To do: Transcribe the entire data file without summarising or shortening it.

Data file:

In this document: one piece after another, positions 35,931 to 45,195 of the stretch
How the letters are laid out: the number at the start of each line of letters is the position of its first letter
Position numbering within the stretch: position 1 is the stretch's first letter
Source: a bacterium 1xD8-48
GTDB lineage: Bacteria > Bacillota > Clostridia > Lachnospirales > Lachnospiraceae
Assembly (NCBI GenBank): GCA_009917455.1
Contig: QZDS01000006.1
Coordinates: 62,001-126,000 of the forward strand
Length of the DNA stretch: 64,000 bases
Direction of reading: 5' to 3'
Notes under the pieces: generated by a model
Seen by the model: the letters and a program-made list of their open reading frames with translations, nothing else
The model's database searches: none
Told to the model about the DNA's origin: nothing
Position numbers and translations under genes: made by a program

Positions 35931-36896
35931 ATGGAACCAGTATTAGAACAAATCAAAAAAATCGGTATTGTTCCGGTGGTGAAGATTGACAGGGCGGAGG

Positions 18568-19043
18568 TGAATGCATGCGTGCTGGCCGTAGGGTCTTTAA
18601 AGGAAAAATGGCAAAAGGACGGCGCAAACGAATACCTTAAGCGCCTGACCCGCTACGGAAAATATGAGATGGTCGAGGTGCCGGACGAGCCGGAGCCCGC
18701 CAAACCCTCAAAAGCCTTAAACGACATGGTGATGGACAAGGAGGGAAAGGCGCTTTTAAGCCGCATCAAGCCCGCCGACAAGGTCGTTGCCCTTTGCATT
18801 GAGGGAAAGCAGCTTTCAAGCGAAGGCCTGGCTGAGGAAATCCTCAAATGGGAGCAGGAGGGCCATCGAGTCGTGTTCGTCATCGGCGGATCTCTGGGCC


In this document: one piece after another, positions 35,931 to 45,195 of the stretch
How the letters are laid out: the number at the start of each line of letters is the position of its first letter
Position numbering within the stretch: position 1 is the stretch's first letter
Source: a bacterium 1xD8-48
GTDB lineage: Bacteria > Bacillota > Clostridia > Lachnospirales > Lachnospiraceae
Assembly (NCBI GenBank): GCA_009917455.1
Contig: QZDS01000006.1
Coordinates: 62,001-126,000 of the forward strand
Length of the DNA stretch: 64,000 bases
Direction of reading: 5' to 3'
Notes under the pieces: generated by a model
Seen by the model: the letters and a program-made list of their open reading frames with translations, nothing else
The model's database searches: none
Told to the model about the DNA's origin: nothing
Position numbers and translations under genes: made by a program

Positions 35931-36896
35931 ATGGAACCAGTATTAGAACAAATCAAAAAAATCGGTATTGTTCCGGTGGTGAAGATTGACAGGGCGGAGG

Positions 18568-19043
18568 TGAATGCATGCGTGCTGGCCGTAGGGTCTTTAA
18601 AGGAAAAATGGCAAAAGGACGGCGCAAACGAATACCTTAAGCGCCTGACCCGCTACGGAAAATATGAGATGGTCGAGGTGCCGGACGAGCCGGAGCCCGC
18701 CAAACCCTCAAAAGCCTTAAACGACATGGTGATGGACAAGGAGGGAAAGGCGCTTTTAAGCCGCATCAAGCCCGCCGACAAGGTCGTTGCCCTTTGCATT
18801 GAGGGAAAGCAGCTTTCAAGCGAAGGCCTGGCTGAGGAAATCCTCAAATGGGAGCAGGAGGGCCATCGAGTCGTGTTCGTCATCGGCGGATCTCTGGGCC